Steele defends financial stewardship of party to RNC members

Oxon Hill — — Events over the next six months will determine whether Michael S. Steele gets another term as Republican national chairman, party leaders said after Steele defended his financial stewardship in a private meeting Tuesday.

"He addressed what he called the big elephant in the room," said Saul Anuzis, a national committeeman from Michigan, referring to news accounts of lavish Republican National Committee spending.


"Nobody wanted to ask the question, and he came out and addressed it," said Anuzis, who lost to Steele in the chairman's race and has become an ally.

Steele went into detail on jets chartered by the national party, the hotel rooms he stays in and types of cars he uses when he travels, participants reported. After Republicans were embarrassed by reports that nearly $2,000 in party money was spent at a topless club in West Hollywood, Steele replaced his chief of staff and several top finance officers at RNC headquarters in Washington.


He "certainly acknowledged that there were mistakes, and that's why there were changes in the finance area," said Dick Wadhams, the Colorado Republican chairman, adding that Steele did not explicitly apologize for any missteps.

In one sense, Steele was reassuring the converted. Many in the breakfast audience at the National Harbor convention center in Prince George's County delivered a public vote of confidence last month in the aftermath of the spending flap, when 38 state party chairmen declared in a letter that they "stand behind Chairman Steele."

The former Maryland lieutenant governor's sometimes rocky tenure as party chairman is up in January, and there is speculation that it might not be extended through the next presidential election. Republican activists and strategists say having a gaffe-prone national chairman could complicate efforts by their 2012 candidate to defeat President Barack Obama.

Steele, in an interview, said it was "way premature" to speculate about a second term as party chairman.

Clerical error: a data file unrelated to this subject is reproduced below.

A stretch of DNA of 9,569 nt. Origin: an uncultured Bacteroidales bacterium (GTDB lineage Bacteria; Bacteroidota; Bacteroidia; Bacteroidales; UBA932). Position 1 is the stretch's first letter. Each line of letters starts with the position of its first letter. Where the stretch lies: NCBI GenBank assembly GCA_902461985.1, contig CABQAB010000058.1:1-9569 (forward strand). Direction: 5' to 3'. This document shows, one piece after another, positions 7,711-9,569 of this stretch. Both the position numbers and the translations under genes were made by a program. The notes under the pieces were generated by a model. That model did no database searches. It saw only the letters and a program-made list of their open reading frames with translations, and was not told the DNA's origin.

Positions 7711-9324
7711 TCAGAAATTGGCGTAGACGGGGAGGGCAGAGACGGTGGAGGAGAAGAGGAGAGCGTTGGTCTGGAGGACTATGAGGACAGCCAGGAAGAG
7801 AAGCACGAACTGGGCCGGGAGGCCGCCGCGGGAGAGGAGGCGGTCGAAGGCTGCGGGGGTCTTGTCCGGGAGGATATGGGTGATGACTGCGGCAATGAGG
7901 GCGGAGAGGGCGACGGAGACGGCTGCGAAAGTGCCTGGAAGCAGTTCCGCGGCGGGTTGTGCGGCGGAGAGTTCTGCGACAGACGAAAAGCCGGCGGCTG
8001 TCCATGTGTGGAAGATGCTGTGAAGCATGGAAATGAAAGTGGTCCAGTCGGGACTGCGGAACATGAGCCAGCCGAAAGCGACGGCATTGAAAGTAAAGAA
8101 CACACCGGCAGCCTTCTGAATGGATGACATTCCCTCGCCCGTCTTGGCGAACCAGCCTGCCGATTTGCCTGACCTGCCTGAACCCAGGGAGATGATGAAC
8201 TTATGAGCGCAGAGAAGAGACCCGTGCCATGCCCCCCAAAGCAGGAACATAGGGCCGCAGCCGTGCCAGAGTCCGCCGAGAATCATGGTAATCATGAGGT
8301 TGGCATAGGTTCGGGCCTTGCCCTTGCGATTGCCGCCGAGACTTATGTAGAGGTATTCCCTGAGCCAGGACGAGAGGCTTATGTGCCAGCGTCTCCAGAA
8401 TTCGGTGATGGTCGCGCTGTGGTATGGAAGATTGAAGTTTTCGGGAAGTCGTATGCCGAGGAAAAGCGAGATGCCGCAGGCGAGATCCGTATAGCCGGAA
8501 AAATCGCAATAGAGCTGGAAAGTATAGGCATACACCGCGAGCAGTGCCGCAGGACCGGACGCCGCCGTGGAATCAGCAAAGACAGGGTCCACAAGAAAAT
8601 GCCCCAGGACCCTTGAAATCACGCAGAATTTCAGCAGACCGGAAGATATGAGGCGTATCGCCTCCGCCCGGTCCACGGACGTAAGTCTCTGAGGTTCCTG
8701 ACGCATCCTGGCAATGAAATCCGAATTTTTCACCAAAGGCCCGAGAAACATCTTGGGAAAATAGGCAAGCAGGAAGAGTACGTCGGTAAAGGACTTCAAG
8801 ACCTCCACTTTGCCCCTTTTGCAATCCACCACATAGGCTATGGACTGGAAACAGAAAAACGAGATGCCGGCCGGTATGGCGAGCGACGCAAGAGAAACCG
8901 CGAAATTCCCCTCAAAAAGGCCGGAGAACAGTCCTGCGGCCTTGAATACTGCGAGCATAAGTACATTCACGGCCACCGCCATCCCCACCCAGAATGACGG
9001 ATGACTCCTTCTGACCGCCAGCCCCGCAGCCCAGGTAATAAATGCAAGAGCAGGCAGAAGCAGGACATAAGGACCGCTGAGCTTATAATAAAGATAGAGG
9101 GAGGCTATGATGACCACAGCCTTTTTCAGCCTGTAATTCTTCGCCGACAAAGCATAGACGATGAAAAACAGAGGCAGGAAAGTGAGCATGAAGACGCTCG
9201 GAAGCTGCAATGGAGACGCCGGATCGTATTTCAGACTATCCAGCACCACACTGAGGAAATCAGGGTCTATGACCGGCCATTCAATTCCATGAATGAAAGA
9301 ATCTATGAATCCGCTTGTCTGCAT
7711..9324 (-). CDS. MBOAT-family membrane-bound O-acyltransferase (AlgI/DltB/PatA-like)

"I'm not even thinking about it," he said, adding that he would run on his record should he decide to compete.

The people who will make the decision — the RNC's 168 members — appear, at the moment, largely supportive. Those who privately criticize Steele and would prefer a new chairman say it is too early to predict whether he might be replaced next year.

Interviews with a dozen RNC members indicated that he would be measured against the party's expectations for a strong showing in this fall's elections. Whether he remains gaffe-free between now and November could also be a significant factor.

"I think that if we raise the money and win the elections, which I think we'll do, he deserves another term," said Joyce Terhes of Maryland, in a remark echoed by other committee members.


Under Steele, the RNC has raised more than $108 million. It had $11.4 million in the bank at the end of March, about the same as its Democratic counterpart when debts are taken into account.

Most forecasts call for significant Republican gains in the midterm contests that will determine control of both houses of Congress and governorships in 37 states, including Maryland.

Steele was warmly praised by Texas Rep. Pete Sessions, chairman of the party's congressional campaign committee, during a private lunch for RNC members, participants said.

And former House Speaker Newt Gingrich, an outspoken Steele defender over the past 15 months, tossed him a bouquet at the start of a speech to party leaders.

"Chairman Steele stands on the edge of being the most successful RNC chairman since Haley Barbour in 1994," Gingrich said, prompting applause. Steele, the only other person on the flag-bedecked stage, beamed.